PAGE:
Pink: Lili Wilkinson
Ava has just transferred to Billy Hughes, a selective high school, in a bid to think about who she really is. After getting involved in the school musical, Ava ping-pongs between the popular ‘pastels’, and the nerdy stage crew (Screws), never sure of where she belongs. She hides her girlfriend Chloe from her new friends, and banks on an image change to fit in. Inevitably, things start to unravel for Ava, despite her best efforts and intentions.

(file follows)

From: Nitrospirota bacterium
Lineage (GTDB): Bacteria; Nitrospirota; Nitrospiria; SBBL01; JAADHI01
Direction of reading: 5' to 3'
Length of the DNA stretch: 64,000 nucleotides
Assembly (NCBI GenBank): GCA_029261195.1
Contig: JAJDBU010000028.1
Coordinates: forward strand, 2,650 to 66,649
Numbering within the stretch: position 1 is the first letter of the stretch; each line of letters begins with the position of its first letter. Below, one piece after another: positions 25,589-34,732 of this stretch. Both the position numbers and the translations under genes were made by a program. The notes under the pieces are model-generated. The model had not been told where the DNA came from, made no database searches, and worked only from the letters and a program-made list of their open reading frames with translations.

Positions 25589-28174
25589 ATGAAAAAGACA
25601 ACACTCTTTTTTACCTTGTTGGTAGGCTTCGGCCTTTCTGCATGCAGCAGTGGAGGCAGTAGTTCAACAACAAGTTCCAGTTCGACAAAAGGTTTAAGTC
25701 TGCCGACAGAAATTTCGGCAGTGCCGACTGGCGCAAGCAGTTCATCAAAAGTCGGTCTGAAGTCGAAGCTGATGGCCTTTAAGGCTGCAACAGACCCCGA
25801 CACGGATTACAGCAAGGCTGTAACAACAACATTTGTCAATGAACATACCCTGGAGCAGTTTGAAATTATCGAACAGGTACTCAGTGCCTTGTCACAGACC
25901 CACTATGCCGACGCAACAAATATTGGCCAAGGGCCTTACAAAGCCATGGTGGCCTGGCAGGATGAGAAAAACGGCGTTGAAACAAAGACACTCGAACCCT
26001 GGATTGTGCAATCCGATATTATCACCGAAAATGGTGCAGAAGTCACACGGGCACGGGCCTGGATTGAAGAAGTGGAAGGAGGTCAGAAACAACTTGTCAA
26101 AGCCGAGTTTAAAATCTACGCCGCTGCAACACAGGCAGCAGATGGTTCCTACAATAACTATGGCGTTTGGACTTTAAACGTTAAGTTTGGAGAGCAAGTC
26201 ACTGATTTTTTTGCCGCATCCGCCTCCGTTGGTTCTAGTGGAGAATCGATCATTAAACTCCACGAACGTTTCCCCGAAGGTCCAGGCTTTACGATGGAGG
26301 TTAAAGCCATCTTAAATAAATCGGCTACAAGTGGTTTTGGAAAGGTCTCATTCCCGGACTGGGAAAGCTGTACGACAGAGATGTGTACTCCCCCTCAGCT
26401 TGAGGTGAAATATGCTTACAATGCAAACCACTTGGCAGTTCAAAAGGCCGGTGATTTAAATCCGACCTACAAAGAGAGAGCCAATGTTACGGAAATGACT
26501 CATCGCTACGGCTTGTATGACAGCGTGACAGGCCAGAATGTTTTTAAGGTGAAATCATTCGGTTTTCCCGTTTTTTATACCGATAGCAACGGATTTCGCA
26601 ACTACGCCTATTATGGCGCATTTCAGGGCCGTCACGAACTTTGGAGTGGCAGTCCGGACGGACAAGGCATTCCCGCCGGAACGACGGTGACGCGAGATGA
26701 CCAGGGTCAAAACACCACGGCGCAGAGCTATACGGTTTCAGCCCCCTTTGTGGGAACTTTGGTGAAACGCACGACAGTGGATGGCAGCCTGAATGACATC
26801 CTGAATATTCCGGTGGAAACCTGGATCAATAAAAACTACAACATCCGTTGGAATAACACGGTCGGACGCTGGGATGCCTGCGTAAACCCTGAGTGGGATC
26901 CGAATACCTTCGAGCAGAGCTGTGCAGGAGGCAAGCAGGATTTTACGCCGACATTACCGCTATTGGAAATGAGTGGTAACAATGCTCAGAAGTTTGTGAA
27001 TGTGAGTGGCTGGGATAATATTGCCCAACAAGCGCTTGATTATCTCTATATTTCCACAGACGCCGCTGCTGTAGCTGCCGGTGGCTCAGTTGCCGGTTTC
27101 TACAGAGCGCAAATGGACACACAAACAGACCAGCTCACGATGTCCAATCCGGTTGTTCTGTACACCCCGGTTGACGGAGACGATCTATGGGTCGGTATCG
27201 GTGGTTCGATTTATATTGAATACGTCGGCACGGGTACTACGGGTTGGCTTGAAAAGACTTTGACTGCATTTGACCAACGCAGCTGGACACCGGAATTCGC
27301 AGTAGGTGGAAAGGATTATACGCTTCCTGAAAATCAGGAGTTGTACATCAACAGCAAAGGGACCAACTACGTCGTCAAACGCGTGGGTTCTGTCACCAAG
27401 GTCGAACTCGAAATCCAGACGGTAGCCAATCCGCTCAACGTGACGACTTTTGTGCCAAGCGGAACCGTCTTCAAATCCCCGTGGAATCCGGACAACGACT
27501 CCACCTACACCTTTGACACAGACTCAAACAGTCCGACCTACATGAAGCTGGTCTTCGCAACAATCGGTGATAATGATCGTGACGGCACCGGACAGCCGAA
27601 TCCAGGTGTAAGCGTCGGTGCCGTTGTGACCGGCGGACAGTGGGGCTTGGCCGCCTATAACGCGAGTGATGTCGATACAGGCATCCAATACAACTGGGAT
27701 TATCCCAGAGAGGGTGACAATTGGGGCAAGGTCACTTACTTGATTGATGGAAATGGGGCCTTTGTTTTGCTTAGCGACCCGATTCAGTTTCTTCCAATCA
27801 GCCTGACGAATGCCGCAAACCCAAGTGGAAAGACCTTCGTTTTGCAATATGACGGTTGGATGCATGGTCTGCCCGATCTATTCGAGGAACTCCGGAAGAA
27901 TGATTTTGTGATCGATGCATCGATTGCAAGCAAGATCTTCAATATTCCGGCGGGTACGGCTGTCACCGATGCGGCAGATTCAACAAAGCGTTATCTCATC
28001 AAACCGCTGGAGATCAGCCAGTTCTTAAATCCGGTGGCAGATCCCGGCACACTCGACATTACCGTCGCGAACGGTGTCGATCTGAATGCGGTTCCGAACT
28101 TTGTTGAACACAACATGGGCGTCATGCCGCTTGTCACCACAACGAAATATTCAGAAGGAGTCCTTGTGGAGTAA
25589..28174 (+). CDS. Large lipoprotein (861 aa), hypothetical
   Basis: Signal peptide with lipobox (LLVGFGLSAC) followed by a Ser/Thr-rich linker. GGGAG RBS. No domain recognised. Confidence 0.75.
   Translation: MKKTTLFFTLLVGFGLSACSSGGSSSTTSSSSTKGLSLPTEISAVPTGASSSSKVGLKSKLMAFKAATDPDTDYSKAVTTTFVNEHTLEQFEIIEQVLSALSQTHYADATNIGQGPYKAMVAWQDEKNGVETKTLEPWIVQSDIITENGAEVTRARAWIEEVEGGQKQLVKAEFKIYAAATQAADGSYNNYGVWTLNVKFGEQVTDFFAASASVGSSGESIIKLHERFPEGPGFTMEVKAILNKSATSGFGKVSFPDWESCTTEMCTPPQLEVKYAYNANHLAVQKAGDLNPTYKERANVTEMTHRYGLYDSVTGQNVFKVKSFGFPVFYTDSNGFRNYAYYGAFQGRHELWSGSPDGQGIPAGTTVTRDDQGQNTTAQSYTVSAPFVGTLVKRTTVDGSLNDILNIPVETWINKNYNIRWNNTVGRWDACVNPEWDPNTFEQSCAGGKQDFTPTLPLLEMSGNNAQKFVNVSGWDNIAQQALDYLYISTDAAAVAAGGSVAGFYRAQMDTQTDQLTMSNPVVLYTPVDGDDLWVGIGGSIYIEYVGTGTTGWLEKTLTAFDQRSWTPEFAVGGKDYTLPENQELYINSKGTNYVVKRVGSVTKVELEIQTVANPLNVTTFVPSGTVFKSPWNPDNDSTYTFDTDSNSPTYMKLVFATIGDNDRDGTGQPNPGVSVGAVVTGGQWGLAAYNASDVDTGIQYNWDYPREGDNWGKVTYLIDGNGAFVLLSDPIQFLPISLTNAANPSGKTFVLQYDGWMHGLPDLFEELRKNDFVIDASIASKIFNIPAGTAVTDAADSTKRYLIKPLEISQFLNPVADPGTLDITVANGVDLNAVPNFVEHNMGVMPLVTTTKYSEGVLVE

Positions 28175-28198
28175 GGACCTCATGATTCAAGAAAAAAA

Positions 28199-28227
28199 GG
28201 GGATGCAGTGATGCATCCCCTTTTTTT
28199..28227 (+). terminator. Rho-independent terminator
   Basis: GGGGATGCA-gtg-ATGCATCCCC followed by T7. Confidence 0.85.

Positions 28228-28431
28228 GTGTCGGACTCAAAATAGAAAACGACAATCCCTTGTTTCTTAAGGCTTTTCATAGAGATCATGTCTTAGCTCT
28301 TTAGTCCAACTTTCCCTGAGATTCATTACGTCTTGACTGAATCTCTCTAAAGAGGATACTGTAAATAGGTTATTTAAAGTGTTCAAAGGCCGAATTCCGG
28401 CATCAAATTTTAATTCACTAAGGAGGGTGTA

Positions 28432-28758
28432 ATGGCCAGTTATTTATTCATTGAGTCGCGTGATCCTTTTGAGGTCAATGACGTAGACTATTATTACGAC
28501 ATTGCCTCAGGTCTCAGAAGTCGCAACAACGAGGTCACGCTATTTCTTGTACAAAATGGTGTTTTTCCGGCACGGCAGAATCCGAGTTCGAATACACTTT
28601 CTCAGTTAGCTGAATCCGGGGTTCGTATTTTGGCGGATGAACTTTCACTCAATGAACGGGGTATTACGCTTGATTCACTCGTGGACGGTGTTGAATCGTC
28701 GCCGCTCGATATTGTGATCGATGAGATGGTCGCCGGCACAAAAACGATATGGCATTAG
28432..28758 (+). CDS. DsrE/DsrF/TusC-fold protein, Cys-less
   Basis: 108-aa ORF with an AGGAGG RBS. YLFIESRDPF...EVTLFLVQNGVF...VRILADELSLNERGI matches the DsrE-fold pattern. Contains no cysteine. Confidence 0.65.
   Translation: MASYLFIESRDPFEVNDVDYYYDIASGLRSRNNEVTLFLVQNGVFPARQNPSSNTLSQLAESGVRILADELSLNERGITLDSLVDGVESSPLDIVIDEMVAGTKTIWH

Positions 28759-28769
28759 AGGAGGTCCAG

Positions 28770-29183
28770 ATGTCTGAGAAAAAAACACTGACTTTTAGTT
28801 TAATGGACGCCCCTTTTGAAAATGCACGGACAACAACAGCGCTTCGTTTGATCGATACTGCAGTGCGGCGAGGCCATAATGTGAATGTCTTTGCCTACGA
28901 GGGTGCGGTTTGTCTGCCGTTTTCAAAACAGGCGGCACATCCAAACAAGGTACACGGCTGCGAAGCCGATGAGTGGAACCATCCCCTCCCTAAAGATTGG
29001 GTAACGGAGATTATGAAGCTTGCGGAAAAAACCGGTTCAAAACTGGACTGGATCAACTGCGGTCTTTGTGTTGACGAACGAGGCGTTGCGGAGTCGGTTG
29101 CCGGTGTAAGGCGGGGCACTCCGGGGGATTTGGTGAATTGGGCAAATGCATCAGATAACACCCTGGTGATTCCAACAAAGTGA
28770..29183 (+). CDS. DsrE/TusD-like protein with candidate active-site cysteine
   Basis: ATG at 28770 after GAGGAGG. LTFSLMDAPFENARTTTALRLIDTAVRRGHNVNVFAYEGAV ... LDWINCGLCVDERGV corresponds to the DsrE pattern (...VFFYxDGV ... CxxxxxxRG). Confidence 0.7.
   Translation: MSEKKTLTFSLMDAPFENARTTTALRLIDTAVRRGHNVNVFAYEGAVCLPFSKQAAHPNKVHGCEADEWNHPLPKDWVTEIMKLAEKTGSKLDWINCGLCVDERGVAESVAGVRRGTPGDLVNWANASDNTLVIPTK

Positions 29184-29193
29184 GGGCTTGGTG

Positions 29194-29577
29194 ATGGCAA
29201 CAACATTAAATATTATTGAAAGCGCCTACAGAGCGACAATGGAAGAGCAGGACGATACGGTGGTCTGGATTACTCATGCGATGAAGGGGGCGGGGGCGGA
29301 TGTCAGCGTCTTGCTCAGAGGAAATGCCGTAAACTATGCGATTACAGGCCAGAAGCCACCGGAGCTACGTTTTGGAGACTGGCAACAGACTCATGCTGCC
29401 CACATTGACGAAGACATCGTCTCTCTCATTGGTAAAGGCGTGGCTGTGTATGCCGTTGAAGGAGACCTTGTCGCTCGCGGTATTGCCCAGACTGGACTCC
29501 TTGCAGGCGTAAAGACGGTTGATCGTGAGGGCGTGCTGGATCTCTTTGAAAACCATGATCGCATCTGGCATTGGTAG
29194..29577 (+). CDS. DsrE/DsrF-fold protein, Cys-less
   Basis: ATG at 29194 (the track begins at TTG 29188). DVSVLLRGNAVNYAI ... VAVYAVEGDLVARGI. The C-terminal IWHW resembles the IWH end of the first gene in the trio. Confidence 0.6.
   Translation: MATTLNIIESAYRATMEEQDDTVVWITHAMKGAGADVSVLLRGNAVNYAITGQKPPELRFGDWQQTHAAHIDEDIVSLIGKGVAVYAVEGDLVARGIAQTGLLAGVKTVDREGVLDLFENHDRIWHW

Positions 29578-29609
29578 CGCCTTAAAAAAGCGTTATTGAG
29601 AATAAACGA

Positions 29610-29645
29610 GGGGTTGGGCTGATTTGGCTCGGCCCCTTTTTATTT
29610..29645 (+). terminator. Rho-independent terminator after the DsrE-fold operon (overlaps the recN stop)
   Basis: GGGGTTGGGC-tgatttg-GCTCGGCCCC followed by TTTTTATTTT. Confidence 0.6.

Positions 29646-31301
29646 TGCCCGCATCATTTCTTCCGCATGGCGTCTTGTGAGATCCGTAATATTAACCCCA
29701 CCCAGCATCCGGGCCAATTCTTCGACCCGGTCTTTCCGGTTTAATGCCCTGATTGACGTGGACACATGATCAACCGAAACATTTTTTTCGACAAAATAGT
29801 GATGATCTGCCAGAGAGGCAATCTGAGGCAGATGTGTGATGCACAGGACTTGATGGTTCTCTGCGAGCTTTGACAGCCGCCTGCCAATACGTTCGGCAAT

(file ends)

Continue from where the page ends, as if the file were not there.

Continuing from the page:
Pink is equally entertaining and thought-provoking. Wilkinson tackles some big issues – gender, feminism, sexuality and racism – with a light touch. These teenagers are only just starting to grapple with these issues, and the discussions happen in the character’s own words, against a backdrop of rehearsals, carpentry lessons, drunken parties, and sci-fi movie marathons. Pink is chock-full of snappy dialogue, gentle humour, Melbourne landmarks, and friendship dramas.
Pink deserves a wide audience. The (very pink) cover will dissuade a lot of boys, but hopefully they will read their sister’s copy on the sly.